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Raised by a photographer with a physics degree and a reference librarian, these days I make software easier to use and write science fiction.
on March 18, 2014 :
Some people aren't great at understanding other people, but that doesn't mean that they can't learn. Threaded in and around a sci-fi story about the intersection between the real world and an RPG with an interface anywhere from pure text up to and including a cranial implant, there is the growth of the often frustrating main character, Luke. He starts out being very much unaware of other people _as_ other people, not really treating his fellow human beings that differently from the artificial beings in the game. It's all about how useful other people are to him, at least at first.
While dealing with the attempts by programmers of the game to kill him and his in retaliation for his attempts to stop their often fatal plans, he meets and starts to become close to a fellow game-player and hacker who then helps him take a closer look at how he treats and thinks about the people in his life. (one of my favorite lines would have to be, in response to Luke yet again attempting to do something without talking to other people first or particularly thinking things through, "Stop. Helping.")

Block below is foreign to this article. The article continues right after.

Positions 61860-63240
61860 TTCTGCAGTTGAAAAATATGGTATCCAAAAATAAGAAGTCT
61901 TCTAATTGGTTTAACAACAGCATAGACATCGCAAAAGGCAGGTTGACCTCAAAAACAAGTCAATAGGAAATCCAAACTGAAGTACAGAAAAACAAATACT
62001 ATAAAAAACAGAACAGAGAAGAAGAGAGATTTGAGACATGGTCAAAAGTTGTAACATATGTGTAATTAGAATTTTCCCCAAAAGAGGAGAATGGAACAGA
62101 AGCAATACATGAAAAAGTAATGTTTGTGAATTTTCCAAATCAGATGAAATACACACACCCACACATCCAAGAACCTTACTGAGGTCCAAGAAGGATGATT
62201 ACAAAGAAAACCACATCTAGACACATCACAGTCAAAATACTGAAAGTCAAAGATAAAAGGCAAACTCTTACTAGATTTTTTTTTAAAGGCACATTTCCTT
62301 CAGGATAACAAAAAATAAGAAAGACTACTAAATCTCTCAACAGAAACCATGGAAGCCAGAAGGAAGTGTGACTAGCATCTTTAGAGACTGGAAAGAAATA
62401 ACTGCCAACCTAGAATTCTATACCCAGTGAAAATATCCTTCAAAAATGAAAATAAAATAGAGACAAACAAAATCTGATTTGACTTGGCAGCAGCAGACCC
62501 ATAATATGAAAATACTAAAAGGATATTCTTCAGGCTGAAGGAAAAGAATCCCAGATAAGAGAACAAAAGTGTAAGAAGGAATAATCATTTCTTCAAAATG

The characters seem like they could be real people, although the main villain is definitely not someone you ever want to meet.
This is the first book of two, and the second is not yet out (just to warn those of you who hate waiting for a continuation).
Warning: This book contains a fair bit of violence and an instance of rape. It also contain a couple of explicit sex scenes, and while they advance the plot, if you don't like reading about sex you won't want to read this book.
(reviewed 17 days after purchase)
on March 01, 2014 :
One sentence summary: if Iain M Banks and Iain Banks had collaborated on a novel, it might be very much like "We Were Gods".
Feinman's timing is prescient. The books contains many social controls and surveillance opportunities from high technology and they read like the Snowden-leaked catalog of NSA techniques yet this was written and published earlier. Uncanny coincidence, or the mark of a thoughtful writer with insights into the implications of technology? I haven't seen this much attention and detail given to social consequences since some of Larry Niven's work, although more recently Charles Stross comes close.
It reads a bit like some Cory Doctorow titles, in that there are in-jokes and references for tech-savvy people, but it is accessible and enjoyable without relying on that insider knowledge.
This absolutely lives up to and builds on the promise of Feinman's first work, "Duplicate" - also highly recommended.
Trigger warnings for sex and (sensitively done and plot-relevant) sexual violence.
(reviewed the day of purchase)